Responsive homepage redesign at Expedia

This was my first and last project at Expedia and I am so glad it finally launched. This is the first time that a company of this size tries to do responsive design.

Expedia homepage redesign on desktop

I was lucky to join at the right moment when the design team was still in the early stage of exploring homepage redesign. I joined as a principle lead managing the team responsible for the homepage and landing pages in August 2012. At that time the design team were A/B testing a few different homepage concepts. One of the main challenges we faced was convincing the leadership that we had to change the homepage. Since it had not been significantly changed for years and people don’t like big changes, every time we tried something drastic, it affected the bottom line. It took awhile, but my team came up with a concept that got the company excited.

After a long process of negotiation, we decided that we would go ahead and completely redesign the homepage and launch it in beta mode. We wanted to let people opt-in instead of force them into the new design. That way we could get enough traffic to test what’s working without affecting the bottom line too much. We got buyoff from the leadership team and we started the planning process.

Note: To opt-in, go to expedia.com and click on the Show Me button below the header. Make sure you leave some feedback.

Screen Shot 2013-03-09 at 4.49.32 PM

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Today Moms site responsive design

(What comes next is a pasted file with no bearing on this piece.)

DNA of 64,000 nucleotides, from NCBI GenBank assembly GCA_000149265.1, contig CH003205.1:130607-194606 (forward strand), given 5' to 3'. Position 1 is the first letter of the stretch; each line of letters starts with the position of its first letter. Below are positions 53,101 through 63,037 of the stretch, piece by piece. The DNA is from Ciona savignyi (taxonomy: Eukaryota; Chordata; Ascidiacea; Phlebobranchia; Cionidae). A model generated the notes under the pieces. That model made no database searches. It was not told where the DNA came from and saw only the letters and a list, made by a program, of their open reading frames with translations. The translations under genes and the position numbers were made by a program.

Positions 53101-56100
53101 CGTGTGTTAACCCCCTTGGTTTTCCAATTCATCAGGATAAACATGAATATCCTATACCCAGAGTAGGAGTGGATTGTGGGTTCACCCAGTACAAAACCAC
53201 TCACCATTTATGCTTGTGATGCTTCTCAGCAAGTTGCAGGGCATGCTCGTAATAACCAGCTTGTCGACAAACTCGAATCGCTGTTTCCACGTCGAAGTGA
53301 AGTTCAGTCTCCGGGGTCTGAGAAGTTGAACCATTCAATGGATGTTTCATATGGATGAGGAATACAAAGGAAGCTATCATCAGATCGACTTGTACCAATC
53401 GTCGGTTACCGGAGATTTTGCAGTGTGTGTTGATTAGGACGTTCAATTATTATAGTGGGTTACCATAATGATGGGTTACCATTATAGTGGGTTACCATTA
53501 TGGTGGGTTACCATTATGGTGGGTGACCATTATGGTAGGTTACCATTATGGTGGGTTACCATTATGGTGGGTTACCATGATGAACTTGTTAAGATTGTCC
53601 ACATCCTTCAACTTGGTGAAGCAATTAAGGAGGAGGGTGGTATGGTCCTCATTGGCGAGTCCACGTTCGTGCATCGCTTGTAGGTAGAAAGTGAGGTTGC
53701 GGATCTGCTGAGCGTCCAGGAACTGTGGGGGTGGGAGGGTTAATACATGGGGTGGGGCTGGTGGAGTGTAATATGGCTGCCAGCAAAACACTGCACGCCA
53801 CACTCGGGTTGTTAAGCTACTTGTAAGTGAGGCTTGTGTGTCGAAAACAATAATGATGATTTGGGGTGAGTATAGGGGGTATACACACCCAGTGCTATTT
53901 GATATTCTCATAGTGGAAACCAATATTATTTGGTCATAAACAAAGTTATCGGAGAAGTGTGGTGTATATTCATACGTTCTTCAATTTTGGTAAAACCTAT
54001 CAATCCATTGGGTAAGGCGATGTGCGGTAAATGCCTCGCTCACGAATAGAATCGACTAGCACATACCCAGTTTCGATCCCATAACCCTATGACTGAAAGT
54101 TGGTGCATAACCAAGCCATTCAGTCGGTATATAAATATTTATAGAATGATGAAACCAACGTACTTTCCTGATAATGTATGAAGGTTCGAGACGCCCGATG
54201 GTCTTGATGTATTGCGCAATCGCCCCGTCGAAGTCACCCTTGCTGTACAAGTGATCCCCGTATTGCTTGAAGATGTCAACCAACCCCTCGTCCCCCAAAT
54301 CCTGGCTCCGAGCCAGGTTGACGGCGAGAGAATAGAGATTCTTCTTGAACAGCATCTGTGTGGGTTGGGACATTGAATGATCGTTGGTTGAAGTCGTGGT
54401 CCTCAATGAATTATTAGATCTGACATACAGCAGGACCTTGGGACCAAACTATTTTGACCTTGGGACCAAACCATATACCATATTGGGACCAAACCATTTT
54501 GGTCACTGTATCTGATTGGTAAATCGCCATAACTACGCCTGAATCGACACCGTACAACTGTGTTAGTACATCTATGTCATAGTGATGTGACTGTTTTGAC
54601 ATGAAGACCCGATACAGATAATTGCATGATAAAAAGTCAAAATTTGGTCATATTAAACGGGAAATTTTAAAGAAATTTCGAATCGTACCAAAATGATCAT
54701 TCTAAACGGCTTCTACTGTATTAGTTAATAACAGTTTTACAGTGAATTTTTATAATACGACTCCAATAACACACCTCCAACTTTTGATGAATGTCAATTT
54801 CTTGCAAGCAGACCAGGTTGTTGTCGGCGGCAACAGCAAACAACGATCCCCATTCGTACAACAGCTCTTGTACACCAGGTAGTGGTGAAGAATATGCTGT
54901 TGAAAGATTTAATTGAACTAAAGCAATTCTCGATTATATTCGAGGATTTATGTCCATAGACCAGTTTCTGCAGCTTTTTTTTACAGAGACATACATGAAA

I am so excited that the redesigned Today Moms site launched. It was the last project I worked on when I was still at nbcnews.com. With a small team of super talented people we came up with this responsive design concept.

The site is built on the new platform that we built in early 2012. There are a few great ideas behind this concept, and I want to highlight a couple that makes me smile :) .

Desktop homepage

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Responsive design at msnbc.com

screenshot of msnbc.com technology blogs
Click on image to see the live site

This is a test launch of the new format that we build on our new platform. It is also our first stab at making the site feels like a native application. By using responsive design techniques, we make the site work on different screen sizes and platforms. So far it has been a successful attempt.

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Msnbc.com new mobile site: design for modularity

msnbc new mobile front
Click on image to see full size

Last year I went offline for a few months to work on a couple of personal projects and an iPhone app for msnbc.com. About a year later and after the iPhone project fell through, I was asked to design a new msnbc.com mobile version. The target audience is people who own devices that have Webkit-based browsers such as iPhone and Google Android phones. The project was a huge undertaking especially for an inexperienced web designer like myself. For people who don’t know me, I am more of a data visualization person than a web design person. I have designed and launched a few successful brochure websites, but have never worked on a large scale one like msnbc.com. Given that most other large news organizations have released their websites for these devices, we wanted to challenge ourselves to do something better.